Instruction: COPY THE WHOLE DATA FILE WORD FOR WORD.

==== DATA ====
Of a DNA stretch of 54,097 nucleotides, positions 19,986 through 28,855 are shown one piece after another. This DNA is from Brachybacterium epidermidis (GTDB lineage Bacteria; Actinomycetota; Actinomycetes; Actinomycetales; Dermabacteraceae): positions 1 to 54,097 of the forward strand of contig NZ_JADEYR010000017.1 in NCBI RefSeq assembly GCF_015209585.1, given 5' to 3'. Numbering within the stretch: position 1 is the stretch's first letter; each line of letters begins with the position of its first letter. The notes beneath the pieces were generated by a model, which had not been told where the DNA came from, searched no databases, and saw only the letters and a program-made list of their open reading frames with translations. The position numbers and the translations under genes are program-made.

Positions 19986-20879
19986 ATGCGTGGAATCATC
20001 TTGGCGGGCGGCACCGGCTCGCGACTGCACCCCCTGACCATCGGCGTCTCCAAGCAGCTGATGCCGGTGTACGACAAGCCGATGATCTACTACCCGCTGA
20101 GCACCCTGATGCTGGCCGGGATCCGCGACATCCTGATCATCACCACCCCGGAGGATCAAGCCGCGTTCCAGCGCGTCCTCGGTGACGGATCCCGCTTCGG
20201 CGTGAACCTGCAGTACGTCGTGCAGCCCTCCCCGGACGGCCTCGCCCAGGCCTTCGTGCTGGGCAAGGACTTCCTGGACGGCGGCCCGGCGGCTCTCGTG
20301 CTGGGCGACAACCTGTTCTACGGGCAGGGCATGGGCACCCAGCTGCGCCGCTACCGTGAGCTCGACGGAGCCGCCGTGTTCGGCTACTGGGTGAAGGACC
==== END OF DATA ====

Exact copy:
Of a DNA stretch of 54,097 nucleotides, positions 19,986 through 28,855 are shown one piece after another. This DNA is from Brachybacterium epidermidis (GTDB lineage Bacteria; Actinomycetota; Actinomycetes; Actinomycetales; Dermabacteraceae): positions 1 to 54,097 of the forward strand of contig NZ_JADEYR010000017.1 in NCBI RefSeq assembly GCF_015209585.1, given 5' to 3'. Numbering within the stretch: position 1 is the stretch's first letter; each line of letters begins with the position of its first letter. The notes beneath the pieces were generated by a model, which had not been told where the DNA came from, searched no databases, and saw only the letters and a program-made list of their open reading frames with translations. The position numbers and the translations under genes are program-made.

Positions 19986-20879
19986 ATGCGTGGAATCATC
20001 TTGGCGGGCGGCACCGGCTCGCGACTGCACCCCCTGACCATCGGCGTCTCCAAGCAGCTGATGCCGGTGTACGACAAGCCGATGATCTACTACCCGCTGA
20101 GCACCCTGATGCTGGCCGGGATCCGCGACATCCTGATCATCACCACCCCGGAGGATCAAGCCGCGTTCCAGCGCGTCCTCGGTGACGGATCCCGCTTCGG
20201 CGTGAACCTGCAGTACGTCGTGCAGCCCTCCCCGGACGGCCTCGCCCAGGCCTTCGTGCTGGGCAAGGACTTCCTGGACGGCGGCCCGGCGGCTCTCGTG
20301 CTGGGCGACAACCTGTTCTACGGGCAGGGCATGGGCACCCAGCTGCGCCGCTACCGTGAGCTCGACGGAGCCGCCGTGTTCGGCTACTGGGTGAAGGACC